The serious work was always there, whether as that respite during stand up work, the efforts such as the adaptation of Saul Bellow's Seize the Day (for PBS no less) and the touches that he added to those more manic film roles he was expected to perform his shtick in.  Good Morning Vietnam had acknowledged the war rather than merely used it as a backdrop for Williams and that indicated the transition to "more serious" work and his performance in the face of the street warfare was on-key and the transition to the role in Dead Poets Society gave him the platform and space to do what was familiar to audiences while bringing a complex character to the screen.  Was John Keating doing right by his students to inspire them as rebelliously as they did?  Was he giving those students that proper opportunity to think critically by having them tear pages out of the texts on day one? He made teaching literature cool.

Awakenings. Robin Williams had the quiet, introverted, awkward part while DeNiro had the role that let him cut loose.  It may have been the most stunning moment of his career, a revelation of the depth he invested himself in a role or a performance.  (I should not overlook the curiosity that Penny Marshall, sister of Garry, directed him in this role.)  There was never a moment in the movie where he turned manic with one of those signature riffs that left me wondering how in the hell the animators on Aladdin managed to adequately animate the vocal performance he provided without massive doses of coffee or a hair transplant or how everyone else on the set of his other performances could keep a straight face.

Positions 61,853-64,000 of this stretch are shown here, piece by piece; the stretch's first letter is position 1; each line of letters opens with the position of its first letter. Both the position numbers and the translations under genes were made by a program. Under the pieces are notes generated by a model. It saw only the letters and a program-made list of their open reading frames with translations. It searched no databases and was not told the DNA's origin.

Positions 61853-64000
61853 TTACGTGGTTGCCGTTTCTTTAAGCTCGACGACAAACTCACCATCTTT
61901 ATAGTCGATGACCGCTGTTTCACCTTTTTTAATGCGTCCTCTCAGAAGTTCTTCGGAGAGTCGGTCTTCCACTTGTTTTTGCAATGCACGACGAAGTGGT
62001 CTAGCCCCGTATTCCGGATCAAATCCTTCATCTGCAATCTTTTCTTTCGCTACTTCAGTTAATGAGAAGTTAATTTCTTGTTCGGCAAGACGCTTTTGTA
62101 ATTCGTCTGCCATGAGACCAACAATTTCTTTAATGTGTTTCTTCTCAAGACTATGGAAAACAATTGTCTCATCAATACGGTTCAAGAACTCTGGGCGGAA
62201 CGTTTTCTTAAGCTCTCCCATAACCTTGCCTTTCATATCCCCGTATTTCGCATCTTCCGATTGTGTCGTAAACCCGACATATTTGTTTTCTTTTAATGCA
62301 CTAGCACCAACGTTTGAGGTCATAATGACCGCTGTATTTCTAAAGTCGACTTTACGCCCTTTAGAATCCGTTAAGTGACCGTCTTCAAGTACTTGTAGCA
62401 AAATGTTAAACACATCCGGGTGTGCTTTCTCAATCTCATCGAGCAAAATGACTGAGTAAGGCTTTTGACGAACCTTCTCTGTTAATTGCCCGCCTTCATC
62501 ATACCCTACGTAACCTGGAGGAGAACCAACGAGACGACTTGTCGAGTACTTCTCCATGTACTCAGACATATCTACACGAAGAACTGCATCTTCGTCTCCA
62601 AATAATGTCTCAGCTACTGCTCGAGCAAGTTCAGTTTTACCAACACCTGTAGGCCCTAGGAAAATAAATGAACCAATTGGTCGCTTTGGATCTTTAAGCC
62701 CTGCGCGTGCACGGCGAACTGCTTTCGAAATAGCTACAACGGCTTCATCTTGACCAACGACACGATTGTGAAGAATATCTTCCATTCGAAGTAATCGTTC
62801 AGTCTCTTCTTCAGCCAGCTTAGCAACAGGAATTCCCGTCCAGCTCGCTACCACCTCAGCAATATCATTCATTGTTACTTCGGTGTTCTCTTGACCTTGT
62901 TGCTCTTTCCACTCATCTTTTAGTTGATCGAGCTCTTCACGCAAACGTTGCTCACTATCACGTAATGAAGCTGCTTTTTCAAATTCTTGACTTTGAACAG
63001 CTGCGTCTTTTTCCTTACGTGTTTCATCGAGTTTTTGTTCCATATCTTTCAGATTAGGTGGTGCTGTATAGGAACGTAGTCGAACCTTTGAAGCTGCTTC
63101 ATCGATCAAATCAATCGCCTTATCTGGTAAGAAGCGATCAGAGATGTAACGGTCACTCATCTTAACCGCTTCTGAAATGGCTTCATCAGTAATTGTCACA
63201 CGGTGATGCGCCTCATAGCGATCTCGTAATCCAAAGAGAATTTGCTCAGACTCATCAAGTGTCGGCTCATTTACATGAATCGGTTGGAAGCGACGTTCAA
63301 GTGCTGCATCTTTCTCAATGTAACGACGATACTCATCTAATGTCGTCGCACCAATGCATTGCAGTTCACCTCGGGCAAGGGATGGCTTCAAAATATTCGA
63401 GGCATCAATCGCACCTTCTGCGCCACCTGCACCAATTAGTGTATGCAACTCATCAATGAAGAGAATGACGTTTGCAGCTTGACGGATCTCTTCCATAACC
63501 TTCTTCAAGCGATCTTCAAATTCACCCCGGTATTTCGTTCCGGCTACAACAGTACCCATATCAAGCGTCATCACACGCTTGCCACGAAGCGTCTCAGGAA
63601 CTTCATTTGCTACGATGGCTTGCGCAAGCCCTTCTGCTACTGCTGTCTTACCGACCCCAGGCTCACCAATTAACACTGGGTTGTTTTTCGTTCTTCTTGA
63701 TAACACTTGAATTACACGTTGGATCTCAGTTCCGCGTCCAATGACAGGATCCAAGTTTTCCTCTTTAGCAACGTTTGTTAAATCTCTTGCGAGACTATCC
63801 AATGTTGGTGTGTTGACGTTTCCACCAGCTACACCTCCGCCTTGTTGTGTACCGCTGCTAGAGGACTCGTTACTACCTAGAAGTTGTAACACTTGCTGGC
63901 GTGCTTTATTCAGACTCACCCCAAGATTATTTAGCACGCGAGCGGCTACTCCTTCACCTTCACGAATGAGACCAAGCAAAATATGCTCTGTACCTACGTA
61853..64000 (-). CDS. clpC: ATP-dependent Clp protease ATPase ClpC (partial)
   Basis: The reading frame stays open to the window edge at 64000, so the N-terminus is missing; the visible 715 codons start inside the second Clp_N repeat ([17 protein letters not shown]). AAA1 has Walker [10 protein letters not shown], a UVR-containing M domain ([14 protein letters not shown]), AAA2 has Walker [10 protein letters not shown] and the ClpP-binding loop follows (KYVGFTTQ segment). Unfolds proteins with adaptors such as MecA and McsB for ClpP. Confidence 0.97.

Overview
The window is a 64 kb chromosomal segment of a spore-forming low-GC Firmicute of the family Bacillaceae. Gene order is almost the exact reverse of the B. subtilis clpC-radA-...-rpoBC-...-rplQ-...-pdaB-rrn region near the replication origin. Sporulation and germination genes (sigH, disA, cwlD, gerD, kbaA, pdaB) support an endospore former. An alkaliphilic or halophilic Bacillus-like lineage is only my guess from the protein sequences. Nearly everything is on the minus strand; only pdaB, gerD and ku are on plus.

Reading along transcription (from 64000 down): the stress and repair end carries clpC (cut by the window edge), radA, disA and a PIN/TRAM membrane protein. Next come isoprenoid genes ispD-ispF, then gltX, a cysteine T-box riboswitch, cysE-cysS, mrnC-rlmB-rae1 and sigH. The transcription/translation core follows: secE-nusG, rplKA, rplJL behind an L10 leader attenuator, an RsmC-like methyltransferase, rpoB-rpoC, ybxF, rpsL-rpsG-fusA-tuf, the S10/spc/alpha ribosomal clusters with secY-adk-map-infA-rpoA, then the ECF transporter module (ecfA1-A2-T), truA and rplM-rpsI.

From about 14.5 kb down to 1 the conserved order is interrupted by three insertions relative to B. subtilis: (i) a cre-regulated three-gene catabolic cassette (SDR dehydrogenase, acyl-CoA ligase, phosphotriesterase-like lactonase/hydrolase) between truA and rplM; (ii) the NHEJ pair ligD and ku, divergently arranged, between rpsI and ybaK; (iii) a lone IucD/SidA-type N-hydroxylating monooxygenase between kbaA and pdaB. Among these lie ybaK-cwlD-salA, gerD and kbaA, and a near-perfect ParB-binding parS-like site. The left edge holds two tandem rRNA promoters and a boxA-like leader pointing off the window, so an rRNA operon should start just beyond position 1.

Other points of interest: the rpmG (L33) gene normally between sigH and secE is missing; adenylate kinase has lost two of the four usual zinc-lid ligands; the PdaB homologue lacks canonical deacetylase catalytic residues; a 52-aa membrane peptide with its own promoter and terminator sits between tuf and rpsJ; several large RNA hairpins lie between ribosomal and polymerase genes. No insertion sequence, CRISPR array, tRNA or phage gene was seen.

The energy that went into those broader performances was present in the calm, restrained roles such as Malcolm Sayer in Awakenings and in that you could see the professionalism and commitment to his craft and the ability to immerse himself into his roles as deeply as actors we are more apt to laud and lionize.  It was a commitment that made Williams succeed, regardless of audiences' expectations and it may have challenged writers and directors to ensure that he had plenty of material to draw on to make a character. Each time he performed he took those around him to a new and unexpected place and the results were breathtaking. In Awakenings, however, he did so much with his hands in the quietest most private moments to communicate the vulnerability of a brilliant character he played in that movie.  He was capable as packing as much into the slightest, most minimal gestures as he did into his entire body when doing improv or stand-up.

That vulnerability that he exposed in Awakenings and in Good Will Hunting was at the heart of his work throughout his career and life. There was so much more left in him, but maybe I'm assuming that with the selfishness of the audience when he actually left us when he was truly and finally spent. Farewell and thank you.